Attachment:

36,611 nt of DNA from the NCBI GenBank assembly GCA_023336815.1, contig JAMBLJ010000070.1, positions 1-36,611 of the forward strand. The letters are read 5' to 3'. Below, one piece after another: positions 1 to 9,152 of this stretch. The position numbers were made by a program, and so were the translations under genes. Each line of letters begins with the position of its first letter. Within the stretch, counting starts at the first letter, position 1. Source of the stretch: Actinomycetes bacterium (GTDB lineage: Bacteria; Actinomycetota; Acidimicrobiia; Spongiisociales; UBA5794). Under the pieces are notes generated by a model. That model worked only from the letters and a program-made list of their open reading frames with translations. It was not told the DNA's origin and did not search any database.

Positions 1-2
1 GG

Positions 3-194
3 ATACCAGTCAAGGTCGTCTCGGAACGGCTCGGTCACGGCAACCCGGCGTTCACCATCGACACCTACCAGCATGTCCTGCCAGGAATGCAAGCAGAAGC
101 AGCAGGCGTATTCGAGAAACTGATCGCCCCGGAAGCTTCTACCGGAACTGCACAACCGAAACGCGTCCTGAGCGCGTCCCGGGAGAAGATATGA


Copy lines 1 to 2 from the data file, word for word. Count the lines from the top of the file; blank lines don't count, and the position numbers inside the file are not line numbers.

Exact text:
36,611 nt of DNA from the NCBI GenBank assembly GCA_023336815.1, contig JAMBLJ010000070.1, positions 1-36,611 of the forward strand. The letters are read 5' to 3'. Below, one piece after another: positions 1 to 9,152 of this stretch. The position numbers were made by a program, and so were the translations under genes. Each line of letters begins with the position of its first letter. Within the stretch, counting starts at the first letter, position 1. Source of the stretch: Actinomycetes bacterium (GTDB lineage: Bacteria; Actinomycetota; Acidimicrobiia; Spongiisociales; UBA5794). Under the pieces are notes generated by a model. That model worked only from the letters and a program-made list of their open reading frames with translations. It was not told the DNA's origin and did not search any database.

Positions 1-2